at Le Poisson Rouge, Manhattan

Tickets Available Now

Mexico Now concludes its 20th edition with a unique showcase of contemporary sound co-presented with World Music Institute. Audiences will witness an outstanding group of award-winning musicians blending genres and styles to create a dynamic music experience. Ampersan’s fresh approach combines Mexican folklore and poetry with electronic instrumentation. Echos in Proximity, a recent project by Carlo Nicolau and Juan Cristóbal Perez Grobet, delivers experimental jazz-ambient with bass, violin, piano and drums. To finish the night, Antonio Sánchez’ SHIFT, part of his Bad Hombre project, will feature guests Thana Alexa, BIGYUKI and Lex Sadler, who will explore and deconstruct language and voice as a source of rhythm. 

Ampersan is one of the most original and promising bands in Mexico. With over a decade of music creation under their belt, the group has remained connected to Mexican folk music, sound experimentation and poetry. Ampersan mixes instruments and traditional rhythms with genres such as rock, electronic and son. They have collaborated with artists such as Jorge Drexler, Rubén Albarrán, Juan Manuel Torreblanca, David Aguilar and Los Cojolites, among many others, and performed in numerous countries in Europe and South America. Their music has been the soundtrack to documentaries, animations, short films, contemporary dance and puppet theater. Ampersan is a sensory journey that celebrates Latin American identity and cultural diversity. 

Carlo Nicolau was born in Washington D.C. and raised in Mexico City, where he began studying classical violin at age nine. He later continued his professional studies at the National Conservatory in Tours, France. In New York City, Nicolau formed the progressive rock band Devil’s Breakfast, and opened music houses Big Rumble Music and Razorhead Music. He has worked with a wide range of artists including choreographers Stephen Petronio and Sondra Loring, and filmmakers Dominic Engel, Alejandro Springall and Chris Anthony. In 2022, Nicolau won an EMMY Award for his Original Music on CUNY TV’s series I Am a Dreamer. His awards also include a Clio Award (1995), a Telly Award (2017), and Best Original Music Award at the Milan Film Festival Gold Awards and at the Florence Film Festival.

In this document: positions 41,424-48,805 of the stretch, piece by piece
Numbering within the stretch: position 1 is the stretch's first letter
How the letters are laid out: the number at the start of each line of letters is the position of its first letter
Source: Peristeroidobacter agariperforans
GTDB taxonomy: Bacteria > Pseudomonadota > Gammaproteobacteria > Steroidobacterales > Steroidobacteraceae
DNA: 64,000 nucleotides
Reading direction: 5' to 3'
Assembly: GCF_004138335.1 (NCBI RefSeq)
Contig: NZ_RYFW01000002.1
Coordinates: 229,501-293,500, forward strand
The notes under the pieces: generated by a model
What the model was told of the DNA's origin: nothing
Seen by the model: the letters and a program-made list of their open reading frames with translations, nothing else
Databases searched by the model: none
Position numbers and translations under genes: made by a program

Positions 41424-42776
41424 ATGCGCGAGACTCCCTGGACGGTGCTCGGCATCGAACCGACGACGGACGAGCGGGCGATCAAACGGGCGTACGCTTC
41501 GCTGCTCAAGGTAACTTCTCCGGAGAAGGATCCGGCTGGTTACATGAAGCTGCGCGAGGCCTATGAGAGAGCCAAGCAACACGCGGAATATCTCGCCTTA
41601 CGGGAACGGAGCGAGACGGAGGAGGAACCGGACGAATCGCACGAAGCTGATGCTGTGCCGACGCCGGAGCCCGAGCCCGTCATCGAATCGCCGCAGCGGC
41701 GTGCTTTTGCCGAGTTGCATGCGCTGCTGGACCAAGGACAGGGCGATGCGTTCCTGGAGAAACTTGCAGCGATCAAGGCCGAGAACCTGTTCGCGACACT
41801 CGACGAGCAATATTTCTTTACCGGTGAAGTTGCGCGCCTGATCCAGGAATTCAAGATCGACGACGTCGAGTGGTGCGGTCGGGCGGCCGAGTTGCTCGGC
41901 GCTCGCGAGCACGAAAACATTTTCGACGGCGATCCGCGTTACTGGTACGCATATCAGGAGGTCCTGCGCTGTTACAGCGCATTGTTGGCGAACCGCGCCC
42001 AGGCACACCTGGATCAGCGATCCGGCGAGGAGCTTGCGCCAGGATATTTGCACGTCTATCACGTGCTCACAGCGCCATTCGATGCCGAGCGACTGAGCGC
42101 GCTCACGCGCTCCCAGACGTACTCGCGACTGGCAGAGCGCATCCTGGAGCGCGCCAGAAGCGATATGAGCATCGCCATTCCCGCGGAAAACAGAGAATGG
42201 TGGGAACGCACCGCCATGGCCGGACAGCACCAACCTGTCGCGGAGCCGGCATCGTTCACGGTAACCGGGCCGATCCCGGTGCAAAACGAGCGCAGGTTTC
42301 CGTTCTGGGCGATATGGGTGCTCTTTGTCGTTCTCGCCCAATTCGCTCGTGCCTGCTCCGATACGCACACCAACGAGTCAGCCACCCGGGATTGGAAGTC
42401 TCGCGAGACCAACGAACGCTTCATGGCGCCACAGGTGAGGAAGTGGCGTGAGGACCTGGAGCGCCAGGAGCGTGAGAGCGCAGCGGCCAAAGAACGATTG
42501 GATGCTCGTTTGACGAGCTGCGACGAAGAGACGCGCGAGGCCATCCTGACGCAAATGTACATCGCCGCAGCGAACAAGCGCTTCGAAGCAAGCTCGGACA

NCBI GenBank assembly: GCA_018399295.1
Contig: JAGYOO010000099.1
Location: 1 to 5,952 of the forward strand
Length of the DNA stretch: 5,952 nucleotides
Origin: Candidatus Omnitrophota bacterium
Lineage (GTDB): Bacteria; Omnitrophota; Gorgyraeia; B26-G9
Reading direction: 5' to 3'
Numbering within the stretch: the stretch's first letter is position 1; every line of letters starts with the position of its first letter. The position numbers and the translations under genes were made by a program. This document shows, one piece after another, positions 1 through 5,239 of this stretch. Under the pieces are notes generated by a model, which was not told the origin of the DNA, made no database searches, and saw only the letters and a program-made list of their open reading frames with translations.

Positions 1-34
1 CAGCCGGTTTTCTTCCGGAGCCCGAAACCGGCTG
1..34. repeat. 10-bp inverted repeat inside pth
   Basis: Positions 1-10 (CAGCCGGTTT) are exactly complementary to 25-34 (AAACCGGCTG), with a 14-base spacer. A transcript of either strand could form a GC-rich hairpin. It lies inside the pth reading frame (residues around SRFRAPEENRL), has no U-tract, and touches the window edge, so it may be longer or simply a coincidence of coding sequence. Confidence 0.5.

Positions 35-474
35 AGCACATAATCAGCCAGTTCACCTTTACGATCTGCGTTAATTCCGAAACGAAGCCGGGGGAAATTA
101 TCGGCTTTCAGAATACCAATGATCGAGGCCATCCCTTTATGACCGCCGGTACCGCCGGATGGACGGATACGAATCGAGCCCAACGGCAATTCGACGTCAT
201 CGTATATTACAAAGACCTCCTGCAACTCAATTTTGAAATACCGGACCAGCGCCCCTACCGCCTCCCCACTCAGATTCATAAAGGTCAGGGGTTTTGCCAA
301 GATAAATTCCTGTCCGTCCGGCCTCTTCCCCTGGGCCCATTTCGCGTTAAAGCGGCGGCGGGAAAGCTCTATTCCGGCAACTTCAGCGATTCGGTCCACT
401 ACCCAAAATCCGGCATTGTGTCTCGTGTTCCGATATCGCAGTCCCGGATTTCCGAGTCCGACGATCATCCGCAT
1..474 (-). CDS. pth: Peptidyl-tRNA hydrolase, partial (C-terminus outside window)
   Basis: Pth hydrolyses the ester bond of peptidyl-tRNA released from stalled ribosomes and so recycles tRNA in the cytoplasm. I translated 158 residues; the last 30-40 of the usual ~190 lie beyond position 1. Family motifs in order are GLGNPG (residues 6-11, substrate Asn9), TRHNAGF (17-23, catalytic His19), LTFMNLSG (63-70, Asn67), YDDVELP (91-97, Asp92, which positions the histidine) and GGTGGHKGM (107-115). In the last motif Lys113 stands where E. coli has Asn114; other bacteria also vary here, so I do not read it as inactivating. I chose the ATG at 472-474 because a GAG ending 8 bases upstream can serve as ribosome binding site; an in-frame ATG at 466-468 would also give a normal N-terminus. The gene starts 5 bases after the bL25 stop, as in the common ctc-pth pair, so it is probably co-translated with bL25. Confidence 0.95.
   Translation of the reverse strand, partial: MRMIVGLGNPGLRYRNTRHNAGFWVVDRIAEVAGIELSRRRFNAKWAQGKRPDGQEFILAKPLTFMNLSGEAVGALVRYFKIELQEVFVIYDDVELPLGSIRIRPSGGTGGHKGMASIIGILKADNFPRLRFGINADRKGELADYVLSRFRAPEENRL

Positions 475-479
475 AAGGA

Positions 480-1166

Juan Cristobal Pérez Grobet was born in Mexico City and studied at the National School of Music (UNAM), the Dick Grove School of Music in L.A., and at LaFaro Jazz Institute in CDMX. Pérez Grobet has composed music for films, including Ladies Night (Gabriela Tagliavini, 2003), Los Trapos Sucios se Lavan en Casa (Diego Muñoz, 2012), and Bering, Family Reunion (Lourdes Grobet, 2022). He won the Diosa de Plata Award for the original music composed for the film Sin Remitente (Carlos Carrera, 1995), and has been nominated three times for the Ariel Awards. Pérez Grobet has composed and produced sounds installations such as Prometeo Unisex (13th International Festival of Electronic Art, Sao Paulo, Brazil 2001), El Nuevo Hombre de Bering (NegPos, Nîmes, France 2012) and El nuevo hombre de Bering (Museo del Chopo, CDMX, 2019). His work is marked by diversity of styles, the interest of daring to explore and willingness to enrich his knowledge through collaborations.